Should You Buy Spotify Stock Before the End of 2022? – The Motley Fool
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Should You Buy Spotify Stock Before the End of 2022? – The Motley Fool

Founded in 1993 by brothers Tom and David Gardner, The Motley Fool helps millions of people attain financial freedom through our website, podcasts, books, newspaper column, radio show, and premium investing services.
Founded in 1993 by brothers Tom and David Gardner, The Motley Fool helps millions of people attain financial freedom through our website, podcasts, books, newspaper column, radio show, and premium investing services.
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It seems like nobody wants to own Spotify (SPOT -1.98%) in 2022. The business is unprofitable and investors are worried about competition from large technology companies like YouTube, Apple, and Amazon. As of this writing, shares are down 68% year to date, while the S&P 500 is only down 19%.
This bearish performance should perk up the ears of contrarian-thinking investors trying to find value stocks for their portfolios. Spotify looks like a promising candidate with a durable business model, a large market opportunity, and a clear path to margin expansion. Should you buy Spotify before 2022 ends? Let’s investigate.
It’s sometimes hard to identify why a stock falls, but for Spotify, there’s one clear reason the stock sold off this year: profit margins. In a vacuum, this would be a major concern for shareholders, but it can be easily explained given the company’s recent investments in advertising and podcasts.
Over the past five years, Spotify has invested heavily in expanding the content on its platform. It has acquired multiple podcast studios and two podcast distributors, and it has built out a new dynamic advertising marketplace. From a market-share perspective, this has worked out wonderfully with Spotify quickly eclipsing Apple Podcasts as the No. 1 podcast platform in the United States and many markets worldwide.
But from a financial perspective, the company has sacrificed profitability in the near term to make this happen. Gross margins for the ad-supported segment, which include the costs from podcast-related spending, were just 1.8% in the third quarter, and they have been anemic for the past two years or so. This has impacted Spotify’s consolidated gross margins, which have been stuck at around 25%. Management says that in 2023 ad-supported gross margins will start to expand again, which will help improve overall margins and eventually lead to underlying profitability.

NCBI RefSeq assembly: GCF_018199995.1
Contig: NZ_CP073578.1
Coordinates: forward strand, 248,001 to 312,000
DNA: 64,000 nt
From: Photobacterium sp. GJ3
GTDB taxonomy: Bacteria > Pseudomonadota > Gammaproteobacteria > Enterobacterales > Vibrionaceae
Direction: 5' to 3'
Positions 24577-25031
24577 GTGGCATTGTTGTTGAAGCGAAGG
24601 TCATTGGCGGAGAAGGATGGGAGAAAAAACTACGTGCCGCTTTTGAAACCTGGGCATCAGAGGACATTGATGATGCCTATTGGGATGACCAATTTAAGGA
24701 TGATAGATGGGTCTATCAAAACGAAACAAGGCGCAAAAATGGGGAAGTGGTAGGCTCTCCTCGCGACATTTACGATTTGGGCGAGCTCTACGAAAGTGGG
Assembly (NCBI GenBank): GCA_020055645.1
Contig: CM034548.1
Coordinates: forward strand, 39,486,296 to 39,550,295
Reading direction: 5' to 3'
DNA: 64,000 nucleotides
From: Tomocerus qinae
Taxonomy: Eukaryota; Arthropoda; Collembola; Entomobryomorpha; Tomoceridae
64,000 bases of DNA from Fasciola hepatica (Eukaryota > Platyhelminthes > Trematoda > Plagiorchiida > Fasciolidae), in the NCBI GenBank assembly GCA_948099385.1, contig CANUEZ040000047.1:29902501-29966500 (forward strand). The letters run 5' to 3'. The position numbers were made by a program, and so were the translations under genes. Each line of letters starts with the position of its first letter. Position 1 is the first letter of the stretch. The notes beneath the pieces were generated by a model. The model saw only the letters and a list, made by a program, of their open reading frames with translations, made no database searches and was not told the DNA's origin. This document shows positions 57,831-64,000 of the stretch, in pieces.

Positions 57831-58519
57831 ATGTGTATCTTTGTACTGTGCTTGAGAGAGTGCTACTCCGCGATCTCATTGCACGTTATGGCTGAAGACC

The one undebatable highlight of Spotify’s business over the past few years has been user and subscriber growth. Monthly active users (MAUs) hit 456 million in the third quarter, up 20% year over year and up significantly from the same quarter of 2018 when the service only had 191 million MAUs. Premium subscribers have followed a similar path, hitting 195 million last quarter compared with just 87 million in 2018. All indications are that music streaming will continue its upward trend this decade with analysts projecting industry revenue to grow 14.7% annually through 2030.
There’s also a decade-long opportunity to grow podcast engagement and advertising on Spotify. It’s predicted there will be 424 million podcast listeners around the world by the end of 2022. With the rise of the mobile internet, streaming connectivity, and the decline of analog radio, podcast listenership has a clear path to grow over the next three to five years, and probably longer. Spotify should be able to benefit as the market leader if it can scale up its advertising capabilities along with the increase in usage.
With the stock in the gutter, Spotify now trades at a market cap of just $14.4 billion. In the past 12 months, the company has generated $12.2 billion in revenue. Over the long term, management thinks Spotify’s consolidated business should generate 10% net profit margins, which would equal $1.2 billion in annual earnings based on the past year of revenue. At today’s market cap, that amounts to a price-to-earnings ratio (P/E) of just 12, well below the market average.
The stock could look even cheaper a few years from now if revenue continues to grow at a double-digit rate, as it has for the previous few years. From this perspective, the stock is an easy buy if you believe the company can continue riding the audio streaming wave and expand its profitability over time.
John Mackey, CEO of Whole Foods Market, an Amazon subsidiary, is a member of The Motley Fool’s board of directors. Brett Schafer has positions in Spotify Technology. The Motley Fool has positions in and recommends Amazon.com, Apple, and Spotify Technology. The Motley Fool recommends the following options: long March 2023 $120 calls on Apple and short March 2023 $130 calls on Apple. The Motley Fool has a disclosure policy.
*Average returns of all recommendations since inception. Cost basis and return based on previous market day close.
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